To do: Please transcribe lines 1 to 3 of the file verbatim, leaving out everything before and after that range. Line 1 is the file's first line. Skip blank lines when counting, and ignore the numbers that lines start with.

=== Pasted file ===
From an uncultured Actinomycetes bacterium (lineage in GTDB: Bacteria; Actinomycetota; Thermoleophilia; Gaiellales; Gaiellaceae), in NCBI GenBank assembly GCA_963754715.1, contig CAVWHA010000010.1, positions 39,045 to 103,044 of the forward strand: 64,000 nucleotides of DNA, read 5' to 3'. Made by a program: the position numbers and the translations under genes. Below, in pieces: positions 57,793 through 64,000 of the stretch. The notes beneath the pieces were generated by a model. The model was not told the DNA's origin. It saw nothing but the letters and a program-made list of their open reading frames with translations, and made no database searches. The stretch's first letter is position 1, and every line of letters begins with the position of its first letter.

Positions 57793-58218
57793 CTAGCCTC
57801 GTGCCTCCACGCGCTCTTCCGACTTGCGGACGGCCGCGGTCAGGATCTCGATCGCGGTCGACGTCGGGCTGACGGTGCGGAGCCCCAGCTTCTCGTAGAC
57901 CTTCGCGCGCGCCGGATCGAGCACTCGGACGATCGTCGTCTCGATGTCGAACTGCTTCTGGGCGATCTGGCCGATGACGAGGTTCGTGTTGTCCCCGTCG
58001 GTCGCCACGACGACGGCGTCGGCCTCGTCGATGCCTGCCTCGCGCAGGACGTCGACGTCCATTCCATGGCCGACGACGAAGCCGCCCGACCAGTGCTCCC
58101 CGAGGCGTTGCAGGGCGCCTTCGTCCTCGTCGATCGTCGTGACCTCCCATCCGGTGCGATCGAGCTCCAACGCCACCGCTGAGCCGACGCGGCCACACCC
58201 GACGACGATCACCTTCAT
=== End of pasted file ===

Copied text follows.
From an uncultured Actinomycetes bacterium (lineage in GTDB: Bacteria; Actinomycetota; Thermoleophilia; Gaiellales; Gaiellaceae), in NCBI GenBank assembly GCA_963754715.1, contig CAVWHA010000010.1, positions 39,045 to 103,044 of the forward strand: 64,000 nucleotides of DNA, read 5' to 3'. Made by a program: the position numbers and the translations under genes. Below, in pieces: positions 57,793 through 64,000 of the stretch. The notes beneath the pieces were generated by a model. The model was not told the DNA's origin. It saw nothing but the letters and a program-made list of their open reading frames with translations, and made no database searches. The stretch's first letter is position 1, and every line of letters begins with the position of its first letter.

Positions 57793-58218
57793 CTAGCCTC